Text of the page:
Her second present needed some assembly, but she enjoyed pushing it around the kitchen. I can now set her on moving the weeds I dig out to the compost bins.

The process, of opening presents, was so slow we had to pause for breakfast, some of it eaten out of the new wheelbarrow.

Before returning to one of the biggest presents.

Having got the idea she was able to help open Amy’s presents.

We relocated to my parents where Alice enjoyed a day of eating everything she likes: fruit, cheese straws, chocolate and flapjack. Presents were opened with the rest of the family. The nephews gave the toblerone game away to Daz of what his triangular prism shaped present would be. Alice liked my mums star decoration. Star is currently one of her favourite words.

Alice received a picnic set and doll accessories from her Aunty Em. She’s loved feeding her baby and pretending to put nappy cream on her.

We finished the last of the presents. My dad was excited for some of his favourite French mustard brought back from my sisters trip to France. My sister, brother in law and nephews departed to the other side of their family for dinner. Alice went down for a nap for the start of Christmas dinner, but only stayed asleep for the starters.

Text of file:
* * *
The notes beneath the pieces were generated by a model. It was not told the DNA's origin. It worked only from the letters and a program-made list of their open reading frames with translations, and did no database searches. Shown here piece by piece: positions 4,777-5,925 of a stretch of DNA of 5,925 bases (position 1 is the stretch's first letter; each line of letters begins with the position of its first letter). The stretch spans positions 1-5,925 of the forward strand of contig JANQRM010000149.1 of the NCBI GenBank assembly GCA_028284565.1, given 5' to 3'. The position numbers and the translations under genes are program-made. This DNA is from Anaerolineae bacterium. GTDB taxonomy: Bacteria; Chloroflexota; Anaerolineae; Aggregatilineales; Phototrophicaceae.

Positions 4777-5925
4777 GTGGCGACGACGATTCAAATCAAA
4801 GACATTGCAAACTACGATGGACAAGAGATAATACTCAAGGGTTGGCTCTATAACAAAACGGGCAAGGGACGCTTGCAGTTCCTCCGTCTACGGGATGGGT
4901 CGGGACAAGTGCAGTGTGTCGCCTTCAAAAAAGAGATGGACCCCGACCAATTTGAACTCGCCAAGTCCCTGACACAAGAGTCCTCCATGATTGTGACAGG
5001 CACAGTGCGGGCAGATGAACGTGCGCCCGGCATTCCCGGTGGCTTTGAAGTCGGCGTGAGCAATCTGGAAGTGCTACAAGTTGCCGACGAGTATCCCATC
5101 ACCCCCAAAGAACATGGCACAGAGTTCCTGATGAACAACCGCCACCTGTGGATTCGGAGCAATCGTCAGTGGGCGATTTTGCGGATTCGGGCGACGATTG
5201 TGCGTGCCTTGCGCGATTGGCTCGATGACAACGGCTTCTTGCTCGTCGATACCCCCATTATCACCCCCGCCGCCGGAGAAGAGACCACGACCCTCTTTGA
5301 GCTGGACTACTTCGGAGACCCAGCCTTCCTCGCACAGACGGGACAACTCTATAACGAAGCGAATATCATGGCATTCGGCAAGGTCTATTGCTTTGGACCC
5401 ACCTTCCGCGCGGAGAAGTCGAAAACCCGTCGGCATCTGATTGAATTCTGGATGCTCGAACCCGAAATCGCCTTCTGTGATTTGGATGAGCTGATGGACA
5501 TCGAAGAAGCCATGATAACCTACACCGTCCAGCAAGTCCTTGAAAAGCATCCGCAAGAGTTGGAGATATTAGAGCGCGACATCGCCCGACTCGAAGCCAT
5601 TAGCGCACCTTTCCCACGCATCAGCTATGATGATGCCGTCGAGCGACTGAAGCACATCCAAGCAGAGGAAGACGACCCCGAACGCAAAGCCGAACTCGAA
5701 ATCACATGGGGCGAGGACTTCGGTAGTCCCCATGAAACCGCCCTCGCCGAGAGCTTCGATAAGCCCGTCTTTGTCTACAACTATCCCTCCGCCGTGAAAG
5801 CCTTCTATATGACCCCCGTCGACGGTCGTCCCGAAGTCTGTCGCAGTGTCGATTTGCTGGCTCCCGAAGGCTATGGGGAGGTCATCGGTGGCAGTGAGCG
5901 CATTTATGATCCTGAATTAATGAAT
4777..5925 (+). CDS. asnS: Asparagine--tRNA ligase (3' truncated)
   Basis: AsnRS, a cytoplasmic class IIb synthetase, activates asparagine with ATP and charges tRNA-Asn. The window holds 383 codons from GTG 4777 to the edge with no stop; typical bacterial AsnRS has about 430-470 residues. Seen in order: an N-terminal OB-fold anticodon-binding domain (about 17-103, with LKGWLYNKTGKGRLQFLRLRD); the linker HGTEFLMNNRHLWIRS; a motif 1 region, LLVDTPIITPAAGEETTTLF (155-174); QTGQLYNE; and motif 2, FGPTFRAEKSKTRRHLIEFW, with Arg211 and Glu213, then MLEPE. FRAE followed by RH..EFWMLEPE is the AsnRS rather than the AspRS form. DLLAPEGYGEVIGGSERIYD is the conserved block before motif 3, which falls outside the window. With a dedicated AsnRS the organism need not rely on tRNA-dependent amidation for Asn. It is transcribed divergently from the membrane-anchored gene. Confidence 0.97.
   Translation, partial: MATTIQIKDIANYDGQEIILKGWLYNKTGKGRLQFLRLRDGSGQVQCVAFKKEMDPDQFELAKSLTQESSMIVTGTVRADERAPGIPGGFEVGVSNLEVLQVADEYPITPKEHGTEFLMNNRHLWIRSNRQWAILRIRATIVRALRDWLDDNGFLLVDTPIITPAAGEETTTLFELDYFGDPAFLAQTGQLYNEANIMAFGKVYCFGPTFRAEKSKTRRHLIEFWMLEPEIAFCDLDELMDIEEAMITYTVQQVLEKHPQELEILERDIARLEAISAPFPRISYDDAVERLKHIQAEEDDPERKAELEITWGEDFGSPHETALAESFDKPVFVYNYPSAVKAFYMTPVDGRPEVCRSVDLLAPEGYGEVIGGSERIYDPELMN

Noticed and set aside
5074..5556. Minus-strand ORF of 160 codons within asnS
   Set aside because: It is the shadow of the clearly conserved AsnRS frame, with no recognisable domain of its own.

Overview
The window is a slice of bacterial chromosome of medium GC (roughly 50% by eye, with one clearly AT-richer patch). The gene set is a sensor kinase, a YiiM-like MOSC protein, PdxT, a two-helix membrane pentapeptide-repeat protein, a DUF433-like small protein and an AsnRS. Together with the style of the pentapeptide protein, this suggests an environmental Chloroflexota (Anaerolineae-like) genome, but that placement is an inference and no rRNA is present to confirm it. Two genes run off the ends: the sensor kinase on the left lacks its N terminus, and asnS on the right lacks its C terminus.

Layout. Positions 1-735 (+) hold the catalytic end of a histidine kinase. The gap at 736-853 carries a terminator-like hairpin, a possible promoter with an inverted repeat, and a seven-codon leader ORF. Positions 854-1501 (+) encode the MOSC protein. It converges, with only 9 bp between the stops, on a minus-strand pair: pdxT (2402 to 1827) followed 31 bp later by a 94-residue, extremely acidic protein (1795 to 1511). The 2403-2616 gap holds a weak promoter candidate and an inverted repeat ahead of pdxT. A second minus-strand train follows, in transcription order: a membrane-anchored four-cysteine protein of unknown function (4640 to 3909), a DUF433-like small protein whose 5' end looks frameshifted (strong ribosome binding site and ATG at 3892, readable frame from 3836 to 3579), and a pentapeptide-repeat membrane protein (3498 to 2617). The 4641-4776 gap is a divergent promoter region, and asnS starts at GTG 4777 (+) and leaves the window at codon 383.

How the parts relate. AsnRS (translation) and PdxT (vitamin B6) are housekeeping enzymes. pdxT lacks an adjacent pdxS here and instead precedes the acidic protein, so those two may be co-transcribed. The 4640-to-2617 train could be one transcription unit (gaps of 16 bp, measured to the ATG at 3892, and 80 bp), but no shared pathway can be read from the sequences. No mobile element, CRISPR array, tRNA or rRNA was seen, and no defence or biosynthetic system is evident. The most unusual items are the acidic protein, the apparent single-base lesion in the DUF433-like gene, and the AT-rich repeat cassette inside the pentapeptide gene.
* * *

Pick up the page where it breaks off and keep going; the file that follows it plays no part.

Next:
She did enjoy her beans though. No traditional dinner for her yet. After she chilled with granddad. She’s loved staring at all of his moving Christmas scenes and has been very good about not grabbing hold of them. She’s happily laid and watched parts moving around.

Boxing day we chilled at my parents for the morning, before going to my sisters for dinner.

Alice enjoyed some quiet time with her new crayons.

Aunty Em liked that they’d both gone for dungarees.

Two lovely days. My mum and sister did splendid jobs on the food front. We’ve been surrounded, as with last year, by love and affection again this year. 

Alice has been very lucky with friends and families generosity and I’m sure she will enjoy much of what she got for a good while beyond Christmas Day. We got too many wonderful things for her to mention them all, but thank you to all who have given her a fantastic day.

I haven’t talked about my main present, but I think I’ll leave that for another blog to discuss its delights. I hope everyone reading has had as lovely a Christmas season as we have had.


The dark is rising-day 6 Street names

In TDIR Will is protected from the witch Maggie as he walks on one of the old one’s paths. He is reminded to be aware of the names of streets. Cooper ties in protection with what has been there a long time bringing another aspect of landscape to the story. The older landscape being associated with the light. Since reading I’ve been keeping an eye on my local street names. It’s not looking hopeful for me. No street names that suggest old ways for protection. There all a bit too modern. At least if you take 200 years or so to be modern.